NZ's most precious documents will soon have a new home. Including the Treaty of Waitangi, the three manuscripts which influenced some of our country's most historic milestones are set to be relocated to the National Library in Wellington.
Internal Affairs Minister Peter Dunne, along with mana whenua and iwi leaders, has launched the naming of a new exhibition, He Tohu: A declaration. A treaty. A petition.
Acting chair for Te Rūnanga a Iwi o Ngāpuhi Carol Dodd says, “He tohu represents and personifies our past, present and future. Most incredible has come to light once again.”
General Manager of Archives New Zealand Marilyn Little says, “I think it’s important because it contains the three important documents of our nation.”
The exhibition is of three documents of NZ. The 1835 Declaration of Independence of the United Tribes of New Zealand, the 1840 Treaty of Waitangi, and the 1893 Women's Suffrage Petition.
“All New Zealanders can make connections to those three documents, and that’s why I think this is important to NZ and New Zealanders,” says Little.
Dodd says, “That was a time where out tupuna had dreams for us. I guess it’s a gentle reminder from our tupuna that there’s a lot more work to be done.”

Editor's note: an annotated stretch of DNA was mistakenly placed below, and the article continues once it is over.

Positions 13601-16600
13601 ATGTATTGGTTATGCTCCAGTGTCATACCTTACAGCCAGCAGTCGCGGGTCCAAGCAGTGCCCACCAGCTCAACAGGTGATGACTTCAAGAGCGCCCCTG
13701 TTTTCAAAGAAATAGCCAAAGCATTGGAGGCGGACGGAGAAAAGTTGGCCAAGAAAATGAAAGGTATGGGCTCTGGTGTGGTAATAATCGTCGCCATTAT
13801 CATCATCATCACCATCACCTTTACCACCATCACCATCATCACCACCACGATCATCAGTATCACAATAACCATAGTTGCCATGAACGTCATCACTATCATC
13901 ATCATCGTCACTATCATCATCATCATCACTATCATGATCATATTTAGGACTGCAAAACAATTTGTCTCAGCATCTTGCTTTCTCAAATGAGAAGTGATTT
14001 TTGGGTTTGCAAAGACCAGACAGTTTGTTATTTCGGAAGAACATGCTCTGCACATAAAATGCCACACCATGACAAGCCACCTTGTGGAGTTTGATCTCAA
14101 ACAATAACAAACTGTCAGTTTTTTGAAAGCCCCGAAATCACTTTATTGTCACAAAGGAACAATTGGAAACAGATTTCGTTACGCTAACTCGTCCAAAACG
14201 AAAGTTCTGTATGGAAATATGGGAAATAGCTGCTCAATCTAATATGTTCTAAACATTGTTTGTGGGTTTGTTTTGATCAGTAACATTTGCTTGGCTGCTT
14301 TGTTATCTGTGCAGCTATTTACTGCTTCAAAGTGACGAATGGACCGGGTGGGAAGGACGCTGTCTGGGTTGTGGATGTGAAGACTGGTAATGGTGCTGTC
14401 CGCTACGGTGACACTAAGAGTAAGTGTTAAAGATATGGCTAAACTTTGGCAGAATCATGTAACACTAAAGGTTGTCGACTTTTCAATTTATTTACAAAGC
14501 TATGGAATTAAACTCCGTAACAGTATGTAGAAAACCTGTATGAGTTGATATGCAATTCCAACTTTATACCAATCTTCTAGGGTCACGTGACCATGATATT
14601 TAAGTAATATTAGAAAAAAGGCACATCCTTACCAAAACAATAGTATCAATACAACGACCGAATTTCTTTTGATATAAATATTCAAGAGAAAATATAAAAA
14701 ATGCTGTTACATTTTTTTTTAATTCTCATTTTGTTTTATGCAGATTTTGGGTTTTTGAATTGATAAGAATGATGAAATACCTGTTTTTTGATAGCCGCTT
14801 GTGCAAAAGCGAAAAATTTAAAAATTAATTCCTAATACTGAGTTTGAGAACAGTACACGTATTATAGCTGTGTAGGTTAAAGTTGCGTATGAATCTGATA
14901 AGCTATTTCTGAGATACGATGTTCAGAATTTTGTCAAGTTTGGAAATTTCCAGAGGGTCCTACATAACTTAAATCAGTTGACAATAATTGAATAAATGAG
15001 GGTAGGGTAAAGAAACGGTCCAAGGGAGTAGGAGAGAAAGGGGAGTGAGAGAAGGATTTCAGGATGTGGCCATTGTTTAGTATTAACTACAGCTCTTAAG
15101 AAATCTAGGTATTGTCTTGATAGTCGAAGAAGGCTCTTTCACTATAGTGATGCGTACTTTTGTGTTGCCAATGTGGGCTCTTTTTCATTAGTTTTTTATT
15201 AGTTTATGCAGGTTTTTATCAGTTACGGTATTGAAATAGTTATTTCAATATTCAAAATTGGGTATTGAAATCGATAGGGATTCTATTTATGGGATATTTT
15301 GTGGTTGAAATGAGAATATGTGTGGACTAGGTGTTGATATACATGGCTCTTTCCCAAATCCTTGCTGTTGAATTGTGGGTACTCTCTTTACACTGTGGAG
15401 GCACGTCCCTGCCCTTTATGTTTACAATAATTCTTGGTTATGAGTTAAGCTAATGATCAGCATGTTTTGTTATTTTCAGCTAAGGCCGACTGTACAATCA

Ngāpuhi regards themselves as guardians of the Treaty of Waitangi, so this exhibition is sacred to them.
Ngāpuhi elder Winnie Leach says, “I've only just seen these for the first time. I shed tears for those who signed the treaty. I thought back to the day it was signed and think about it today. There is a love for this kind of treasure. I'm glad it's being looked after here, it's been looked after for all of us New Zealanders.”
The taonga are currently at Archives New Zealand in Wellington, in a display that was designed in 1989. The new exhibition will be located in the National Library of New Zealand. The documents remain under the care of Archives New Zealand. The exhibition is set to be held early next year.